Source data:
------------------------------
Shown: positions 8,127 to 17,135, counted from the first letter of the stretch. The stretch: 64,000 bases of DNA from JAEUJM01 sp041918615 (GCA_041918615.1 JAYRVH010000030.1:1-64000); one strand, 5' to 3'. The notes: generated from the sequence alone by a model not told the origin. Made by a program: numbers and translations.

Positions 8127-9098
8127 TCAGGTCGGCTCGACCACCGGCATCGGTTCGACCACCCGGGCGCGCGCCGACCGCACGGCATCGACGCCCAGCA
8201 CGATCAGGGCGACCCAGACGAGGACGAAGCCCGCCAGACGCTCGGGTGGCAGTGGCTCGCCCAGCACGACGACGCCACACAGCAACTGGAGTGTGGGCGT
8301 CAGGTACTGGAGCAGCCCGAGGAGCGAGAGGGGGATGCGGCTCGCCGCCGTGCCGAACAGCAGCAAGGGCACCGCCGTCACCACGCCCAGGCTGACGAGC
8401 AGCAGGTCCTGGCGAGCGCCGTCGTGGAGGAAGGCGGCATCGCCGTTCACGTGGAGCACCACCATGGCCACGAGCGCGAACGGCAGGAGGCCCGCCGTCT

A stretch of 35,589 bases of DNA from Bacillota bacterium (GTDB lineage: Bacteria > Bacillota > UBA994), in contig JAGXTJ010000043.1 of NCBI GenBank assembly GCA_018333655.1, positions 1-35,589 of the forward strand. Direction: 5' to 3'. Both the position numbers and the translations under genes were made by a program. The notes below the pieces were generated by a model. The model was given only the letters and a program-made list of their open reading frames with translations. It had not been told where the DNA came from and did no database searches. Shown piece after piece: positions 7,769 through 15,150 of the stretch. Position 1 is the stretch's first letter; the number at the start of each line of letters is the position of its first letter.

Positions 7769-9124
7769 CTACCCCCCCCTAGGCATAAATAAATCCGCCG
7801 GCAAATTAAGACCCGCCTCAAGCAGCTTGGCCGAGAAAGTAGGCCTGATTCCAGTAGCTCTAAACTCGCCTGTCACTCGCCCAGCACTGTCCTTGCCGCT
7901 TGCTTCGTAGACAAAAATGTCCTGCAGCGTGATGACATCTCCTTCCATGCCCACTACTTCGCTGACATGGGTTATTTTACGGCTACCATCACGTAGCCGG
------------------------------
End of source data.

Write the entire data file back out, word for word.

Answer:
Shown: positions 8,127 to 17,135, counted from the first letter of the stretch. The stretch: 64,000 bases of DNA from JAEUJM01 sp041918615 (GCA_041918615.1 JAYRVH010000030.1:1-64000); one strand, 5' to 3'. The notes: generated from the sequence alone by a model not told the origin. Made by a program: numbers and translations.

Positions 8127-9098
8127 TCAGGTCGGCTCGACCACCGGCATCGGTTCGACCACCCGGGCGCGCGCCGACCGCACGGCATCGACGCCCAGCA
8201 CGATCAGGGCGACCCAGACGAGGACGAAGCCCGCCAGACGCTCGGGTGGCAGTGGCTCGCCCAGCACGACGACGCCACACAGCAACTGGAGTGTGGGCGT
8301 CAGGTACTGGAGCAGCCCGAGGAGCGAGAGGGGGATGCGGCTCGCCGCCGTGCCGAACAGCAGCAAGGGCACCGCCGTCACCACGCCCAGGCTGACGAGC
8401 AGCAGGTCCTGGCGAGCGCCGTCGTGGAGGAAGGCGGCATCGCCGTTCACGTGGAGCACCACCATGGCCACGAGCGCGAACGGCAGGAGGCCCGCCGTCT

A stretch of 35,589 bases of DNA from Bacillota bacterium (GTDB lineage: Bacteria > Bacillota > UBA994), in contig JAGXTJ010000043.1 of NCBI GenBank assembly GCA_018333655.1, positions 1-35,589 of the forward strand. Direction: 5' to 3'. Both the position numbers and the translations under genes were made by a program. The notes below the pieces were generated by a model. The model was given only the letters and a program-made list of their open reading frames with translations. It had not been told where the DNA came from and did no database searches. Shown piece after piece: positions 7,769 through 15,150 of the stretch. Position 1 is the stretch's first letter; the number at the start of each line of letters is the position of its first letter.

Positions 7769-9124
7769 CTACCCCCCCCTAGGCATAAATAAATCCGCCG
7801 GCAAATTAAGACCCGCCTCAAGCAGCTTGGCCGAGAAAGTAGGCCTGATTCCAGTAGCTCTAAACTCGCCTGTCACTCGCCCAGCACTGTCCTTGCCGCT
7901 TGCTTCGTAGACAAAAATGTCCTGCAGCGTGATGACATCTCCTTCCATGCCCACTACTTCGCTGACATGGGTTATTTTACGGCTACCATCACGTAGCCGG